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Collecting for Fun and Profit

Collecting has been around forever. People like to save things. The wealthy have been collecting antique paintings, porcelains, and furniture for generations. Today, however, collecting isn't limited to the rich. It seems that everyone—young and old, rich and poor—is getting into the act.

As with putting money into a bank or investing in the stock market, collecting has become another way for some people to increase their wealth. In this way, collecting is a form of investing. The idea is to buy an object today and hold onto it long enough until it appreciates in value.

Money ABCs

Antiques, according to the definition of the U.S. Customs Service, are items more than 100 years old. In the real world, the term is used rather loosely to cover things dating back to the 1920s or so.

Collectibles don't have to be old—some are, but some aren't. Collectibles are objects that people want to save with the hopes that their value will increase over time.

Piggybank on It

Collecting is something a parent and child can do together. For example, mom and daughter may both like to collect miniature dollhouse items. They'll learn together, shop together, and share the fun together.

Collecting is multifaceted. For kids, collecting can offer several benefits:

  • Fun. There's the enjoyment of pursuing collecting as a hobby. Instead of sitting in front of the TV or playing video games, your child can be looking through pocket change to start a coin collection.
  • Educational. Collecting can be a learning experience. Kids who collect stamps, for example, learn all about countries throughout the world. One boy who loved Godzilla toys got so into collecting Japanese toys of that ilk that he eventually pursued Japanese studies as his college major; he plans to work for an international company doing business in Japan when he graduates.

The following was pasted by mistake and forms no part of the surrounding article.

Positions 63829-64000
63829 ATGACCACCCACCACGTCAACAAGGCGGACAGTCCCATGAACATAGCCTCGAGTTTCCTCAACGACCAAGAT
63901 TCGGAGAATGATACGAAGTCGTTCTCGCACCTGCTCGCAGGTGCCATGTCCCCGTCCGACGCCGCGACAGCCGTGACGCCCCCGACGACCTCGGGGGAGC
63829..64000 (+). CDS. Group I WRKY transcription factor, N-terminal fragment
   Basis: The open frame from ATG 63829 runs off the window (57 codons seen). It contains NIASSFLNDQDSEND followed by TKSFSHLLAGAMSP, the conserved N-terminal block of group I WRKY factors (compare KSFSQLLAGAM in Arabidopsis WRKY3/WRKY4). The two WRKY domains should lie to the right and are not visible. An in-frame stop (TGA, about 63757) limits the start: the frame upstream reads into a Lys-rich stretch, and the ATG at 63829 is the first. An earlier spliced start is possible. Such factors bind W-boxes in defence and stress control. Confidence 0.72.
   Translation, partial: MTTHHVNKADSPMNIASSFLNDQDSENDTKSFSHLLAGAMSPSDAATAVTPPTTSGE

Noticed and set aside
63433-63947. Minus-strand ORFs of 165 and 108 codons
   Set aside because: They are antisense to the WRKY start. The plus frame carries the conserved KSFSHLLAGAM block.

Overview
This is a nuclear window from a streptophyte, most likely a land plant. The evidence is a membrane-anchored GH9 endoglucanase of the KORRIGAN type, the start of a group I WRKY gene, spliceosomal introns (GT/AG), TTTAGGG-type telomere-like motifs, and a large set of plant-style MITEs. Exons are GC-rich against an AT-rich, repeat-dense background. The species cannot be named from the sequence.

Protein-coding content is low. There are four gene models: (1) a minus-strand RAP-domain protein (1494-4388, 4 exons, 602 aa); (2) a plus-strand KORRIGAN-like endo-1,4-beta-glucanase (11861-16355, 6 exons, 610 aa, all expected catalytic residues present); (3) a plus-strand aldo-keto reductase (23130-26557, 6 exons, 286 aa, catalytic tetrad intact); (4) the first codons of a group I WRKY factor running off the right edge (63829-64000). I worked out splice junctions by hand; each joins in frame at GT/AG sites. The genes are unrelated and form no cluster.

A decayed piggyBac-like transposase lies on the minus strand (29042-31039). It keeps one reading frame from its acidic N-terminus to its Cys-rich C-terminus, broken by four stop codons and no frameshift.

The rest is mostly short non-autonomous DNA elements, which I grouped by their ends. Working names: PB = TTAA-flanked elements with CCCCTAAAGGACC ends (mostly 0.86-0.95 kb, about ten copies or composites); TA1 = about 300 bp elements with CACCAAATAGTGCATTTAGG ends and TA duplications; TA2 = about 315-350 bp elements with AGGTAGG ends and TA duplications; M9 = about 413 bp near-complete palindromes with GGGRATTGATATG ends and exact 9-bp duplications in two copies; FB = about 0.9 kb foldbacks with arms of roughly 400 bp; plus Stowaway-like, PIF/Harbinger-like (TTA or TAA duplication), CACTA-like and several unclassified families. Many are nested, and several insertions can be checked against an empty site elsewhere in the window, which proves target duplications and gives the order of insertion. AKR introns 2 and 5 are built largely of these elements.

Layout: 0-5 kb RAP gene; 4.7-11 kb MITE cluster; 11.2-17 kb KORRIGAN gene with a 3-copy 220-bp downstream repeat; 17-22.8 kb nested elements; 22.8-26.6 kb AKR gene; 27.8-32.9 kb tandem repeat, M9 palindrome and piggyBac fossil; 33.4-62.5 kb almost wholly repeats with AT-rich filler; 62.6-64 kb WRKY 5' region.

• Low-cost. Collecting can be an inexpensive way to start a high-priced collection. Kids can collect things they like for little or even no money and then can watch how the value of things changes over the years. For example, premiums from McDonalds and Burger King that cost a kid nothing can be worth a lot in the future (maybe even the near future). McDonalds gave away special Beanie Babies as part of their Happy Meals for kids; as you may know, Beanie Babies have become a division of collectibles unto themselves. Recently, the complete McDonalds Beanie Babies collection was valued at more than $100 (remember they cost nothing above the regular cost of the Happy Meals).
  • High-return potential. While there's no guarantees with collecting, baby boomers who had saved their baseball cards or D.C. comics from the 1950s would be sitting with quite a valuable collection today. A 40-year-old Barbie in mint condition in the original box is worth about $10,000 today!

Getting Started on Collecting

You may not have to suggest collecting to your child: She may already be a collector of Barbie dolls, costume jewelry, or coins. Kids love to save things—no great news to a parent who has complained of piles of stuff in the child's room. But you may want to offer direction and support for your child. Here are just some of the things you should point out to your child before she becomes addicted to collecting:

Watch Your Step

There is no certainty that a collection will appreciate in value—what's desirable today may be out of favor tomorrow when a collector decides to sell. A child's primary reason for collecting should be for the love of the objects. Any financial gain is secondary.

  • Know what she's getting into. As with the stock market, your child should know about what she's buying before she puts her money down. Learning about collecting is explained in Build a Collection Without Going Broke.
  • Understand the responsibility that comes with collecting. If she's investing her allowance or wages in her collection that she hopes will increase in value, she had better learn to take care of it properly. Most collectibles lose value very quickly if damaged in the slightest.
  • Put limits on how much money to put into a collection. It's easy to get carried away, but collecting, like saving, should be an item that's budgeted for. Having only a set amount to spend at an antiques show will certainly mean that some things are beyond her grasp, but it's a bad financial habit to start spending beyond the budget for items and then falling short of cash to pay expenses.


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Excerpted from The Complete Idiot's Guide to Money-Smart Kids © 1999 by Barbara Weltman. All rights reserved including the right of reproduction in whole or in part in any form. Used by arrangement with Alpha Books, a member of Penguin Group (USA) Inc.

To order this book visit Amazon's web site or call 1-800-253-6476.


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